Thursday, September 10, 2020

Finding a quality instrument

Welcome to Music!

Great news! Your child has decided that they want to learn how to play a musical instrument. This is fantastic news! Many studies have shown over and over again that learning to play music has a myriad of positive effects: children who play music do better in school, have alrger social groups, score better on standardized tests, and develop the skills that will serve them in all aspects of like as they grow up.

But wait, you already know all of that…that’s why you signed them up!

So now you need to come up with an instrument. Yikes. You’re not a musician yourself, but you want to make sure that your child has the best possible experience. But, holy cow, have you seen  the cost of musical instruments? Several hundred dollars!! I want my kid to have a great time, but this is a really high cost of entry! And what if they try it and decide they just don’t like it? I mean, that happens, right? I don’t want to be out that much cash on a whim.

Luckily, your local music store understands this problem, and is all set to help you out. They usually have multiple options to help you decide how to obtain an instrument for your budding musician!

Choose your dealer!

First, you need to choose a retailer that you can trust. Many local music stores have a history of working with the music teachers and schools in the area that they serve. Often, the owner and employees are musicians themselves. It’s important to locate a store that can provide you the proper type of instrument, and service it as well. Your child’s music teacher undoubtedly has a store or stores that they recommend, and you would be wise to go with their recommendations.

A word about instruments.

A quick internet search of any instrument type will turn up hundreds of instruments across a huge price range from $50 to well over $1000 (or much much more!). What’s a parent to do? They all look alike! Again, this is where you should follow the recommendations of your teacher and local store. In general, an instrument for a beginning band or orchestra student will cost between $400-$700. Large instruments like cello, bass, and saxophones will cost more, but this is a good starting point.

Rent or Buy?

You can, of course, purchase your instrument outright. This will be the least expensive option, but it also offers the least flexibility. If your student decides that music is not for them (it happens!) then you will still be the proud owner. Most educator-approved branded instruments depreciate in value, but not rapidly. If you decide to sell a gently used band or orchestra instrument, you will be able to recoup about half of its value. As an example, if you purchase a new violin outfit for $600, and resell it when it is about one year old, you could reasonably expect to sell it for about $300. Your monthly cost would then be about $25/month for the time that you owned it.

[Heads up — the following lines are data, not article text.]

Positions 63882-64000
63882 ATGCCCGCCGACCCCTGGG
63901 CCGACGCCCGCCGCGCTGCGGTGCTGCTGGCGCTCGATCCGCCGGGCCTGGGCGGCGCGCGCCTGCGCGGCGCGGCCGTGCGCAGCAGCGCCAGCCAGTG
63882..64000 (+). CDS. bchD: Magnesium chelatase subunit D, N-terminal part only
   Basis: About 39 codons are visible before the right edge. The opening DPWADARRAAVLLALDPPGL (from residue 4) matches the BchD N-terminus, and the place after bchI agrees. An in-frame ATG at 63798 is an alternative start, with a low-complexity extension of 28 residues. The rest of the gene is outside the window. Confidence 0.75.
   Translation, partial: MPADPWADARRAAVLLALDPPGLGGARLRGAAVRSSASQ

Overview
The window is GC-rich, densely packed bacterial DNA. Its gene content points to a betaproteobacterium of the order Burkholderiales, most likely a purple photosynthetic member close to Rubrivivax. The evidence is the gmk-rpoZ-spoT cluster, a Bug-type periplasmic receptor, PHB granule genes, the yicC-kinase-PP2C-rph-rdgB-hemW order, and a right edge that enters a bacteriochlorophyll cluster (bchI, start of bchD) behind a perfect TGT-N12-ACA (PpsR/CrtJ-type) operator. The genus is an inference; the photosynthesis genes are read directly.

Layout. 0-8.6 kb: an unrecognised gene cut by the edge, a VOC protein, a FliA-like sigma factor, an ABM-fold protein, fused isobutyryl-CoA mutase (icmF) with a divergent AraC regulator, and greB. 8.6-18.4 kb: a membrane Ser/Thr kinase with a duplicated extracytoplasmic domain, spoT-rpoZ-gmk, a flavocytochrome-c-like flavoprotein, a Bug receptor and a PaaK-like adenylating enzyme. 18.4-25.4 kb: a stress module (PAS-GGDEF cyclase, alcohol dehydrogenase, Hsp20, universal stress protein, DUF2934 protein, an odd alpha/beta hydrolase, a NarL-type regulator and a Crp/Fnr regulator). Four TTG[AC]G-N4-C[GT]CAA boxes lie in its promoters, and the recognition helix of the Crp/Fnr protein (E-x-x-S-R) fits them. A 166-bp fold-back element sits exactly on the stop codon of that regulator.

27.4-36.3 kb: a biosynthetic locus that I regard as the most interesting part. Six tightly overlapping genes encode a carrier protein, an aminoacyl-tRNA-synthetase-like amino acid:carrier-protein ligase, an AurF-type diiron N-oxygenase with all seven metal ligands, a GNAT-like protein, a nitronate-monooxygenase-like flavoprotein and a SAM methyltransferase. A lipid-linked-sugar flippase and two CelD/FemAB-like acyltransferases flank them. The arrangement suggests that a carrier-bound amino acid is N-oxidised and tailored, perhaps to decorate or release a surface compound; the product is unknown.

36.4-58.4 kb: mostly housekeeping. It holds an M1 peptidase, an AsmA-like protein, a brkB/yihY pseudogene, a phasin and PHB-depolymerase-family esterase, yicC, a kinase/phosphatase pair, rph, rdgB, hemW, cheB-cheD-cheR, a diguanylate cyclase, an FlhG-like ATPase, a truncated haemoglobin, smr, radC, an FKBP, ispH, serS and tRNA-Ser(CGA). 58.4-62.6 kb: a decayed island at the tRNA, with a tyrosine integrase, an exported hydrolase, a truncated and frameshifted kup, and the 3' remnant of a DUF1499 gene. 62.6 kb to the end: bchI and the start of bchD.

A more flexible option is renting. Nearly all music stores offer some type of “rent-to-own” program. Typically, these programs offer a trial period for a relatively small amount of money (3 months for $25 is typical), with larger monthly payments starting later, once a level of commitment has been achieved. A reputable rent-to-own program offers the following advantages:

  • You only pay as long as you have the instrument. If you return the instrument, the payments stop and the contract is cancelled.
  • Your payments apply towards the purchase of the instrument, which you can buy at any time.
  • Maintenance and repair of the instrument is included in the rental price, or available for a small fee.
  • If you decide to purchase the instrument early, a discount is usually offered.
  • If your student decides/needs to switch instruments, an exchange is easy to do. The payments that you have already made usually apply to the new instrument.

Most teachers recommend renting from a local music store, as it provides the most flexibility to beginning students.

A final word about costs

When it comes to purchasing anything, the faster that you purchase something, the less money you will spend. A cash purchase will always cost less than renting-to-own over several years. The higher overall cost of a rental provides you with the flexibility to change your mind and/or instrument that a cash purchase does not. The “extra” money that is spent on a rental is purchasing this flexibility and peace-of-mind. Many music stores will let you start with a rental, and sell the instrument for you at the “cash price” if you make that decision early. It’s the best of both worlds!

Welcome to music!

We are thrilled that you have decided to start this musical journey. Working closely with your music teacher and local music store, you will find the solution that works best for YOU!

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